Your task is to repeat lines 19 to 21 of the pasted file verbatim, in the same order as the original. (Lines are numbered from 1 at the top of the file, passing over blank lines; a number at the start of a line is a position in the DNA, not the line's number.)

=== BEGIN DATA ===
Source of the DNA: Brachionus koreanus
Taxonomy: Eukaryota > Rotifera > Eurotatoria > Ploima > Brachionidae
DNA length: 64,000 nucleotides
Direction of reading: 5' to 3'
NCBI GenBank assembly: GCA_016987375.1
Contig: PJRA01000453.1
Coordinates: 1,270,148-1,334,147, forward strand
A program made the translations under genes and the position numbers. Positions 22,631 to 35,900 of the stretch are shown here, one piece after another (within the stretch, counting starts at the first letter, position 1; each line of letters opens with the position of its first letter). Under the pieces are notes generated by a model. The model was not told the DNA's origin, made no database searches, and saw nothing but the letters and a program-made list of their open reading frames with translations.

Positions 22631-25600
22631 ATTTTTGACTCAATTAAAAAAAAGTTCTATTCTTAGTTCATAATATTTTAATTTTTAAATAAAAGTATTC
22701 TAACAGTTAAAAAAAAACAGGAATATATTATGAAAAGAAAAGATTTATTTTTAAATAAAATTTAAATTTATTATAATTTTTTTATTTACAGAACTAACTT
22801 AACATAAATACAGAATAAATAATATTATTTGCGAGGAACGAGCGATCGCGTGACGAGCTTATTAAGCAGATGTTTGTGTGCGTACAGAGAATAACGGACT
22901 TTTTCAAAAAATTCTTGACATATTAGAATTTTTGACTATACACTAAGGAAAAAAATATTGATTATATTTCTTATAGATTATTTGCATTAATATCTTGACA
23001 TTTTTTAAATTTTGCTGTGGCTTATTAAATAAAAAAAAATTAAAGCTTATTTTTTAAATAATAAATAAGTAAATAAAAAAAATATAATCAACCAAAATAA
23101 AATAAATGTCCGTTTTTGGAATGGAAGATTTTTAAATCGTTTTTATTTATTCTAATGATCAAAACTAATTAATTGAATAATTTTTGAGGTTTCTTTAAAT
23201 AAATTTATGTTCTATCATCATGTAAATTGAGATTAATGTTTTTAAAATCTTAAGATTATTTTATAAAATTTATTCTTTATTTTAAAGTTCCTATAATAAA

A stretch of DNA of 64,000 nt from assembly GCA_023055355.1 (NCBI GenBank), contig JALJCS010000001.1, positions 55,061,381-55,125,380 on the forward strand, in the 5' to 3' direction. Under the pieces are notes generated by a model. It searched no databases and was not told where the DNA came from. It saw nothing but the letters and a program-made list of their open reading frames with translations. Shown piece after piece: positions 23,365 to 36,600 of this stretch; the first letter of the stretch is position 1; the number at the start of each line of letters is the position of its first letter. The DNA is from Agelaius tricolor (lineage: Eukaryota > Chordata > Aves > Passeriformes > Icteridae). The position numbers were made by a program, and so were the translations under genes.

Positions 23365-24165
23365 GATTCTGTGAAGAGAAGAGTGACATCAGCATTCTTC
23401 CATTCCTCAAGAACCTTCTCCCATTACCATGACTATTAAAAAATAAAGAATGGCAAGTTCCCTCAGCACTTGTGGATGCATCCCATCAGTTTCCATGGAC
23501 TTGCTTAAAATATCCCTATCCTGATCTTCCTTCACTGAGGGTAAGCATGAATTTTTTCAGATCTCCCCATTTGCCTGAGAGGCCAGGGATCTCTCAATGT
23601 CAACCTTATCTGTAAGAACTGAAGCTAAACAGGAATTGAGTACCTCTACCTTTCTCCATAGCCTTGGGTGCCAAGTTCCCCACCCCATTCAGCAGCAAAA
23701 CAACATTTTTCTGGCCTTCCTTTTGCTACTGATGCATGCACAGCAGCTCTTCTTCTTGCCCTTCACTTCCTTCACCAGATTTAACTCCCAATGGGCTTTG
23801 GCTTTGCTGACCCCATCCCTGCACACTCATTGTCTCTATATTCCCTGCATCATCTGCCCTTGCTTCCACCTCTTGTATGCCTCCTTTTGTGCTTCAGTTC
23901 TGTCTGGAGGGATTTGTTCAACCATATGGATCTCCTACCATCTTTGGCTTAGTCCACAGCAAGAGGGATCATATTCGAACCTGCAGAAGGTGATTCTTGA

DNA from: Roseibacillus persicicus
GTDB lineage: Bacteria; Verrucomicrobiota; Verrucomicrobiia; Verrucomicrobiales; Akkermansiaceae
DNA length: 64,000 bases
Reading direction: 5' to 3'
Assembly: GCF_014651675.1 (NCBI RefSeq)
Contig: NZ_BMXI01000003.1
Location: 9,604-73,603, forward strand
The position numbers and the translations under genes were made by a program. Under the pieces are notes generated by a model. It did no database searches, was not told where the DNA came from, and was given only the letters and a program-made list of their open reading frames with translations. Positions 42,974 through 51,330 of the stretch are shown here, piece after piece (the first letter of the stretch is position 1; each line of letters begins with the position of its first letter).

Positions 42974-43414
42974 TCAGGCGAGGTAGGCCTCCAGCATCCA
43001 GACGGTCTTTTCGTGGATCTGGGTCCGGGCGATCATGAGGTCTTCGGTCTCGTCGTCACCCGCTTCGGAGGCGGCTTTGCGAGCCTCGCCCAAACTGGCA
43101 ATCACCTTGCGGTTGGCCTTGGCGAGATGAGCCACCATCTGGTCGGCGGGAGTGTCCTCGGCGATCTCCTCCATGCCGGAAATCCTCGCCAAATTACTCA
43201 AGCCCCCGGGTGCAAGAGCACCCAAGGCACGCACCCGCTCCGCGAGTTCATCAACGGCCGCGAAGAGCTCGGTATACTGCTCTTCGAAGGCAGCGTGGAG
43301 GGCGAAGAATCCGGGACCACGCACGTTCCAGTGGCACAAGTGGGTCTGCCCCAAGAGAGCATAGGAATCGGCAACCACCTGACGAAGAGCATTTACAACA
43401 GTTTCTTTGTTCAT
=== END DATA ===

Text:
23365 GATTCTGTGAAGAGAAGAGTGACATCAGCATTCTTC
23401 CATTCCTCAAGAACCTTCTCCCATTACCATGACTATTAAAAAATAAAGAATGGCAAGTTCCCTCAGCACTTGTGGATGCATCCCATCAGTTTCCATGGAC
23501 TTGCTTAAAATATCCCTATCCTGATCTTCCTTCACTGAGGGTAAGCATGAATTTTTTCAGATCTCCCCATTTGCCTGAGAGGCCAGGGATCTCTCAATGT